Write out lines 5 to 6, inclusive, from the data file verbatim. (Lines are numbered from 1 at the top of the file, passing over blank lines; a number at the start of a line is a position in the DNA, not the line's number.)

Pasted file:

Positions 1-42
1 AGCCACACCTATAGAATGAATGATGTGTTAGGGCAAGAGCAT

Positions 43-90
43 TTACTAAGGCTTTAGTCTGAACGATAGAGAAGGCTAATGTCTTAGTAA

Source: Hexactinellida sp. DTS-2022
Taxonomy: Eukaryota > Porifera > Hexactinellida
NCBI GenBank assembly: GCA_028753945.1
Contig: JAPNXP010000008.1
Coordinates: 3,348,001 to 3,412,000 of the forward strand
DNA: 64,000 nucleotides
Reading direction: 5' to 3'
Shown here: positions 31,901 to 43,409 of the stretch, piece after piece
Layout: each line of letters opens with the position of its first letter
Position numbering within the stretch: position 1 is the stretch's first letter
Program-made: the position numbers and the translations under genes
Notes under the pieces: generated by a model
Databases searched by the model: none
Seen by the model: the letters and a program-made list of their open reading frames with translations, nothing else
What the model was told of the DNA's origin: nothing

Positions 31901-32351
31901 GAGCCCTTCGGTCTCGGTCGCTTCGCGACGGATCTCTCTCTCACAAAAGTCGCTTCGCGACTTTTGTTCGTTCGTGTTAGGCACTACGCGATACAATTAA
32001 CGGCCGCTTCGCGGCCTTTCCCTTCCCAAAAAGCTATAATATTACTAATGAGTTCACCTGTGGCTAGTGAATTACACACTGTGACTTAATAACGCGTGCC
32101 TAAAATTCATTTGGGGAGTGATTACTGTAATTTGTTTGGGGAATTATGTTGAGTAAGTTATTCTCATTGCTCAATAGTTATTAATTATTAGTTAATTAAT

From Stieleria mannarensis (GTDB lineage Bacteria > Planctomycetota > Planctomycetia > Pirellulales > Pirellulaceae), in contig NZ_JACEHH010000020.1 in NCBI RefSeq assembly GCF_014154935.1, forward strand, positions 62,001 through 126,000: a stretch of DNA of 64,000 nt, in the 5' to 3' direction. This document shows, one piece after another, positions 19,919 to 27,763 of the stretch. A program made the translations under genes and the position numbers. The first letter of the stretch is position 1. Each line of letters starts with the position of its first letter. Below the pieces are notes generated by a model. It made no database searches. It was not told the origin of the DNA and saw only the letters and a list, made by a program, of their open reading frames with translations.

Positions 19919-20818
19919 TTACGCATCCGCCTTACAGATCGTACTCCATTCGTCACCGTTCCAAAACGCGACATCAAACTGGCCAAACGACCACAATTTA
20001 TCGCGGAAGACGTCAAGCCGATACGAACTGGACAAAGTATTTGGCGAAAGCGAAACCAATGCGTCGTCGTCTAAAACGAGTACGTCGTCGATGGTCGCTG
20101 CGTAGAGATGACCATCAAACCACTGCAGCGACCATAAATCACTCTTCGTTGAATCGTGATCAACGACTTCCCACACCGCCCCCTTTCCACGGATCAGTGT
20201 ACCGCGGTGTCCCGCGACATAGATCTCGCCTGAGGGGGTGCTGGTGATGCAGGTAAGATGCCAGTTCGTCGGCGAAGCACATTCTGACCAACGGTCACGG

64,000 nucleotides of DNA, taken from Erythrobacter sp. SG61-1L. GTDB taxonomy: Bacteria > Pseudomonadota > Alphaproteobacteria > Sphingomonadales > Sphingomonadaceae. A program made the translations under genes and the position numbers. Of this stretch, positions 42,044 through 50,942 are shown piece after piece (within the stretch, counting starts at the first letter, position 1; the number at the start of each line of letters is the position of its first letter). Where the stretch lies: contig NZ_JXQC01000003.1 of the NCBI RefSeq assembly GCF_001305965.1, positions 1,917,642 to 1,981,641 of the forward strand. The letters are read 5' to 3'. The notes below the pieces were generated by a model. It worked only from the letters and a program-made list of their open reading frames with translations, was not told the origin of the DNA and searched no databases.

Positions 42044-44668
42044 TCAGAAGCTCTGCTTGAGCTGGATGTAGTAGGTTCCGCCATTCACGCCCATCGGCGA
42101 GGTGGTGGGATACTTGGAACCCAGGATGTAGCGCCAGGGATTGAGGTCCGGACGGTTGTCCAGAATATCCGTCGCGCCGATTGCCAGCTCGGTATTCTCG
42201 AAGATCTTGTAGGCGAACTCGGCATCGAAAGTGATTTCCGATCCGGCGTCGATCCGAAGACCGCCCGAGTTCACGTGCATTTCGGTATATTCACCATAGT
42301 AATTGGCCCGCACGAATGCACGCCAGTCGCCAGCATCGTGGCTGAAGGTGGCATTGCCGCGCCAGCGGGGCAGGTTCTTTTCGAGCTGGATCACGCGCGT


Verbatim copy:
Source: Hexactinellida sp. DTS-2022
Taxonomy: Eukaryota > Porifera > Hexactinellida